The cargo which consisted of wheat, now began to be washed on shore, together with the fragments of the ill-fated vessel. The beach for nearly half a mile is literally covered with fragments - the heaviest of which, two men could lift. Nearly every timber seemed to be completely rotten - in fact we scarcely saw a fragment amongst to the tens of thousands that we could not pound to pieces and pulverize with a light mallet. On Tuesday a fishing seine was brought into requisition for the purpose of trying to secure the bodies, but upon being hauled no bodies were discovered, and it is probable the under-current has taken them out into deep water where they will remain forever.

-Imports - 5.

-ad for Wolfe Island ferry - new schedule.

- An Admirable Suggestion - The drowning of the crew of the schr. Jessie, and the annual loss of life on the shore between Long Point and Kingston, owing to the dangers of navigation, has given rise to the suggestion that a number of life boats be placed at convenient places along the shore, to be made useful in saving life in cases like that of the ill-fated Jessie, when on account of the heavy seas the ordinary boats were of no service whatever. Corporations, it is said, have no souls, but if an offer were made to the Government, we believe they have humanity enough in their composition to respond right heartily for so laudible an object.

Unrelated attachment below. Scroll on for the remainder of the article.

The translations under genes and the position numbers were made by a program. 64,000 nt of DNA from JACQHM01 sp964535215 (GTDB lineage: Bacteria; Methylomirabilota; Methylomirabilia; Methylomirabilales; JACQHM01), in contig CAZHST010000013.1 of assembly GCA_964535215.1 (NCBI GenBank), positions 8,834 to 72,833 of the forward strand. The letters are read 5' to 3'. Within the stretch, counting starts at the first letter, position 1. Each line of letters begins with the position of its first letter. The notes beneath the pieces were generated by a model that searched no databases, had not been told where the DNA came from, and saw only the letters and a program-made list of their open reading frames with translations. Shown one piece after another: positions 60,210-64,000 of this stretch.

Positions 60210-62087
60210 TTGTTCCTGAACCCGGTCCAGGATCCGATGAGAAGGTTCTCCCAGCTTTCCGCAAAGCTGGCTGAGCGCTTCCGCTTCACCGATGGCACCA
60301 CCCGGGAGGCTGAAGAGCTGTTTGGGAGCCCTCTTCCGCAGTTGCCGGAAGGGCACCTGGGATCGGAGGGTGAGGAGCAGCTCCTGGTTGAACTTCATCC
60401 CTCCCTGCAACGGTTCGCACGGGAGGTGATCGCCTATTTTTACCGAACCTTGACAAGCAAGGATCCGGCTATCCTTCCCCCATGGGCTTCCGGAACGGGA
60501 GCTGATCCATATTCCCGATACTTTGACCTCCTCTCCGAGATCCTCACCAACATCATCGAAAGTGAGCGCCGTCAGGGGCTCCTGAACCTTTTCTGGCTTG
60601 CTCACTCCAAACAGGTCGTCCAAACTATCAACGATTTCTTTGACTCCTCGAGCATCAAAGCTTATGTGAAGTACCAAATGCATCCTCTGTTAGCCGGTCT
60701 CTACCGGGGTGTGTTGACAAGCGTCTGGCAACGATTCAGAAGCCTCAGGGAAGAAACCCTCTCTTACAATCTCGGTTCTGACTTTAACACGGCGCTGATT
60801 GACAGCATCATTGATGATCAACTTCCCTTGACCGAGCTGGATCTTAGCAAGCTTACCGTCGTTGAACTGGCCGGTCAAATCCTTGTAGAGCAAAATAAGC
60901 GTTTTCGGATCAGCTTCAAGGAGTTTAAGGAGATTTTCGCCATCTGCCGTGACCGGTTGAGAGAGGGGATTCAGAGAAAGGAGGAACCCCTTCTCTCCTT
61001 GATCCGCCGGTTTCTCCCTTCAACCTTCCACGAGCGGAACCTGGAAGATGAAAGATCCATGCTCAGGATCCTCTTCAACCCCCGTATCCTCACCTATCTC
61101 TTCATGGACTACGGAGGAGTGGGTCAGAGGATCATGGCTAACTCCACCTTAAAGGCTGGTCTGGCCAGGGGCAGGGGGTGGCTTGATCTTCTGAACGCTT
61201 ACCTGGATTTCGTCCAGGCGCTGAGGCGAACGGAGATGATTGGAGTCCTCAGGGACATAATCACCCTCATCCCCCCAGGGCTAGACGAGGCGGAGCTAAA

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7 Nov 1870
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Geographic Coverage:
  • Ontario, Canada
    Latitude: 44.22976 Longitude: -76.48098
Rick Neilson
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pd [more details]
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Public domain: Copyright has expired according to the applicable Canadian or American laws. No restrictions on use.
Maritime History of the Great Lakes
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Daily British Whig (Kingston, ON), 7 Nov 1870